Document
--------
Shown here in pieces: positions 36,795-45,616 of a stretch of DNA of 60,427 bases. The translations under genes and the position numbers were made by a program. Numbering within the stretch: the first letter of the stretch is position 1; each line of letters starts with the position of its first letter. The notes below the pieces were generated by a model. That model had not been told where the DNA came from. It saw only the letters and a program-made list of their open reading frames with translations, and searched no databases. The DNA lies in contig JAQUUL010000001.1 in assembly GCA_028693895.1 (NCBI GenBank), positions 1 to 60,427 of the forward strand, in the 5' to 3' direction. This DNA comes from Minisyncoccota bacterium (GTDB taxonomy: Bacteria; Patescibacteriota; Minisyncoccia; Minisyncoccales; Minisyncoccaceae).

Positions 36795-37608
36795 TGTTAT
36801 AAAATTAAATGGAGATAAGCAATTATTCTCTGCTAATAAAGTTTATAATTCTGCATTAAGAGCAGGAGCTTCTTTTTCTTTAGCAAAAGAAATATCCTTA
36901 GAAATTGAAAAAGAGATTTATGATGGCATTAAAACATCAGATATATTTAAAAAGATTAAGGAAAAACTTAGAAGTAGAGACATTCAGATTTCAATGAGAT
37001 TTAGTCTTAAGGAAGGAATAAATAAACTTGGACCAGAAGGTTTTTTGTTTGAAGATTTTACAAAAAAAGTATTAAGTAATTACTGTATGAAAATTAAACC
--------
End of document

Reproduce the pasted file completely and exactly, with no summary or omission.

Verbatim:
Shown here in pieces: positions 36,795-45,616 of a stretch of DNA of 60,427 bases. The translations under genes and the position numbers were made by a program. Numbering within the stretch: the first letter of the stretch is position 1; each line of letters starts with the position of its first letter. The notes below the pieces were generated by a model. That model had not been told where the DNA came from. It saw only the letters and a program-made list of their open reading frames with translations, and searched no databases. The DNA lies in contig JAQUUL010000001.1 in assembly GCA_028693895.1 (NCBI GenBank), positions 1 to 60,427 of the forward strand, in the 5' to 3' direction. This DNA comes from Minisyncoccota bacterium (GTDB taxonomy: Bacteria; Patescibacteriota; Minisyncoccia; Minisyncoccales; Minisyncoccaceae).

Positions 36795-37608
36795 TGTTAT
36801 AAAATTAAATGGAGATAAGCAATTATTCTCTGCTAATAAAGTTTATAATTCTGCATTAAGAGCAGGAGCTTCTTTTTCTTTAGCAAAAGAAATATCCTTA
36901 GAAATTGAAAAAGAGATTTATGATGGCATTAAAACATCAGATATATTTAAAAAGATTAAGGAAAAACTTAGAAGTAGAGACATTCAGATTTCAATGAGAT
37001 TTAGTCTTAAGGAAGGAATAAATAAACTTGGACCAGAAGGTTTTTTGTTTGAAGATTTTACAAAAAAAGTATTAAGTAATTACTGTATGAAAATTAAACC